Differences in learning style preference among students of diverse ethnicities, gender, academic placement level, and academic achievement
This investigation studied the differences in learning styles among ethnically diverse secondary science students from a multicultural urban high school. It examined whether there were learning style differences among samples based on ethnicity, gender, academic grouping, and academic achievement. The learning style elements were based on scores of the Dunn, Dunn, and Price Learning Style Inventory (LSI) (1997). The sample (n = 476) consisted of students enrolled in Life Science courses. The analyses of data were made by one way analysis of variance (ANOVA) and multivariate analysis of variance (MANOVA). Significant differences were found among students for three of the four groups tested. The largest numbers of differences in learning style element preference were in academic grouping, with eight significant differences showing small or medium effect sizes. There were four significant differences between genders and one significant difference among ethnic groups. Effect size was small. The data analyses showed that individual differences have a much bigger effect than group differences on learning style, and that proportions in learning style element categories reveal more information than means of groups. This study implied the need to increase awareness of differences in learning styles among students and help educators to understand them. Other predictors of learning styles might account for a large amount of the unexplained variation. Overall, this study reinforces the body of existing literature.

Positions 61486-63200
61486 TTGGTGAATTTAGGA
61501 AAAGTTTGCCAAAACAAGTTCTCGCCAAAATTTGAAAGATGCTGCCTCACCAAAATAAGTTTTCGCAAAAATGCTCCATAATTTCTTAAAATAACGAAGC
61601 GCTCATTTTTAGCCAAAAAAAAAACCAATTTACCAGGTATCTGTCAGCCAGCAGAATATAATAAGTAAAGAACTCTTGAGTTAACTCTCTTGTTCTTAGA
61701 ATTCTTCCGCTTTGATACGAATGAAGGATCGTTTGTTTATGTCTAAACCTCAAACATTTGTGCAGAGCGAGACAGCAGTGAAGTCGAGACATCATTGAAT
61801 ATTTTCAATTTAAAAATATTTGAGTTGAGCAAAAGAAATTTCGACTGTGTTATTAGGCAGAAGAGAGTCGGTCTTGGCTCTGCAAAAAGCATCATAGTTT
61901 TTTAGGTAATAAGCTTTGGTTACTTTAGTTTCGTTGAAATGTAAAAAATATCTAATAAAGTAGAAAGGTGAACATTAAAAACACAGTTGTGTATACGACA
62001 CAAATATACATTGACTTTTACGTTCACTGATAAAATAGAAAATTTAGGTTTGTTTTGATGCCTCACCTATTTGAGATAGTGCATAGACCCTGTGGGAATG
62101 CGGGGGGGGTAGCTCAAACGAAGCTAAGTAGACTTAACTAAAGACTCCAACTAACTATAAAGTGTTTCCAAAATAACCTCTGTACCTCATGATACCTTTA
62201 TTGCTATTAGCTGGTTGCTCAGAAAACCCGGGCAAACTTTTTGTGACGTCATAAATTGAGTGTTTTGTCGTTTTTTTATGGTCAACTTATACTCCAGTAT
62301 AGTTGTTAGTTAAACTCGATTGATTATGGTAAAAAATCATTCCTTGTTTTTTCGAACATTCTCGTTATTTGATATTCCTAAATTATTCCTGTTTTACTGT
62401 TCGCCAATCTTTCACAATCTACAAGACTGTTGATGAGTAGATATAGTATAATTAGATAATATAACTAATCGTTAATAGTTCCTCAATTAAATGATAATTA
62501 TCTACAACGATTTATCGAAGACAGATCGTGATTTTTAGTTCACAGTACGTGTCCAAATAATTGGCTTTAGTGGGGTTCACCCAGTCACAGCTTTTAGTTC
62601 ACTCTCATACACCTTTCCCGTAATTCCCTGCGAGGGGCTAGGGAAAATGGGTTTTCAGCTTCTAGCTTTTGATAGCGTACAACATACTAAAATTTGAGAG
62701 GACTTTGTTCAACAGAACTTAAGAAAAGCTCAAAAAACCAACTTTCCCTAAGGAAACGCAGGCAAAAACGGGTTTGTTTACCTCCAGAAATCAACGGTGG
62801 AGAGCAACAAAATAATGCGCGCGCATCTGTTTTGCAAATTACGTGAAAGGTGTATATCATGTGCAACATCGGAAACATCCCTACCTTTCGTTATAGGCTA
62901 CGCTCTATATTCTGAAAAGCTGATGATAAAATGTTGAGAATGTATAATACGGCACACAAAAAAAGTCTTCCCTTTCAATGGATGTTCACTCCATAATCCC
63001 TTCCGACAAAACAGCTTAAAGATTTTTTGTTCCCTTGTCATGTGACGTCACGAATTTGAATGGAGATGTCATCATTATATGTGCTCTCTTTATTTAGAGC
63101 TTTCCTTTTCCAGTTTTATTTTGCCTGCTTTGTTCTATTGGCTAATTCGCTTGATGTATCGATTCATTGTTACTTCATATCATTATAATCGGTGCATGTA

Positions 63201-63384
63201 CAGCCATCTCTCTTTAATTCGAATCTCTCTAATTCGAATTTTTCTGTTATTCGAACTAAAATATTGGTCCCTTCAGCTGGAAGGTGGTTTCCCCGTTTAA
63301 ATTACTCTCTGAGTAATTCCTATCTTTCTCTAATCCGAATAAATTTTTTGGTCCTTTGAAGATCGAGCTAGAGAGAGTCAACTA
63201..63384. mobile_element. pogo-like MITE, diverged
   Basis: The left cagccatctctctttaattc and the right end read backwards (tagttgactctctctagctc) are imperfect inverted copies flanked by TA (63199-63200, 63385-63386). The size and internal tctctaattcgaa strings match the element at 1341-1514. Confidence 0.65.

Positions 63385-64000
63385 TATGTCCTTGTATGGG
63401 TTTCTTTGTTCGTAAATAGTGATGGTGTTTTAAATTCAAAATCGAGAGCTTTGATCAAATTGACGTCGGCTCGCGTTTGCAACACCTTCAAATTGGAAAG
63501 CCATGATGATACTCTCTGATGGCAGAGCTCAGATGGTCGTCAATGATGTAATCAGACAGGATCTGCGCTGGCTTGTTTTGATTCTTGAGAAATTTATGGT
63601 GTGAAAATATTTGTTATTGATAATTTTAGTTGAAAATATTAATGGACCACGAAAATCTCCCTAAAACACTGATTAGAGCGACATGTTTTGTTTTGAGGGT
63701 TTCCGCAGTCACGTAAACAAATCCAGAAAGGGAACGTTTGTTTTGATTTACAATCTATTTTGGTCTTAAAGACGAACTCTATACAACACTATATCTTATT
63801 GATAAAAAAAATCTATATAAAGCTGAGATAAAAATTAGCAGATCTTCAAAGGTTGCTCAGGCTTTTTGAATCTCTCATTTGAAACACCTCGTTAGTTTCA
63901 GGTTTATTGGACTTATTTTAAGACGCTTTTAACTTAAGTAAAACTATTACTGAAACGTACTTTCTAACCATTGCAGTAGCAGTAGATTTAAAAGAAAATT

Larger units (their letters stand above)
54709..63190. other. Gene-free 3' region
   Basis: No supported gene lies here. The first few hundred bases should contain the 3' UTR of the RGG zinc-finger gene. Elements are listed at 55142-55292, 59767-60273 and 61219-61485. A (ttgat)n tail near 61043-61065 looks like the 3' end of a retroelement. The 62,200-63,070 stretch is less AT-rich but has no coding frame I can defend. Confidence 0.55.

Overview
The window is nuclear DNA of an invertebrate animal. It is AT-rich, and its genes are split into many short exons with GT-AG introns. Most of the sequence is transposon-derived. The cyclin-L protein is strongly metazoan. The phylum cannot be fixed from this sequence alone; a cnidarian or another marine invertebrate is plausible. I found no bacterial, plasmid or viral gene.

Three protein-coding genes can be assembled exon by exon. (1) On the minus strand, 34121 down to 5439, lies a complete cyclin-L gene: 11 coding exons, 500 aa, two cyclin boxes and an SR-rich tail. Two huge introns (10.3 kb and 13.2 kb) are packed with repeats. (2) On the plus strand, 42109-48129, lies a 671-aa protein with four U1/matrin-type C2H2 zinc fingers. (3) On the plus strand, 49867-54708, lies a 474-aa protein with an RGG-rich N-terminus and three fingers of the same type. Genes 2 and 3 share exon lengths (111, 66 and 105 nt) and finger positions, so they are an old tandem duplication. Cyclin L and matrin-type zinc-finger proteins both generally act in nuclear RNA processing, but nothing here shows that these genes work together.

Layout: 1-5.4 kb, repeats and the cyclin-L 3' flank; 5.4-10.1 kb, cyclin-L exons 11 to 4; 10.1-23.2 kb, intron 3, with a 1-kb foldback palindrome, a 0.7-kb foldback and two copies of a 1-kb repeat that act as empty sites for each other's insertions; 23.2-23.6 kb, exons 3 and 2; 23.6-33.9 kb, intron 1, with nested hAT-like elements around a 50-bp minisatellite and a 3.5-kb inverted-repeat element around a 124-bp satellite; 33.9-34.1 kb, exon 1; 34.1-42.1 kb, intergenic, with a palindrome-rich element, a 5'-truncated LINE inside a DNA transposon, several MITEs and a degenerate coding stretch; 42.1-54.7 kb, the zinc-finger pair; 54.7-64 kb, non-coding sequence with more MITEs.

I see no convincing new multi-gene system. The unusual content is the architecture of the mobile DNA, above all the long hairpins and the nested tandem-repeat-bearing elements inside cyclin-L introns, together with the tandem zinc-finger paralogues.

Curricula|Teaching|Bilingual education|Multicultural education
McGraw, Michael B, "Differences in learning style preference among students of diverse ethnicities, gender, academic placement level, and academic achievement" (2005). ProQuest ETD Collection for FIU. AAI3206028.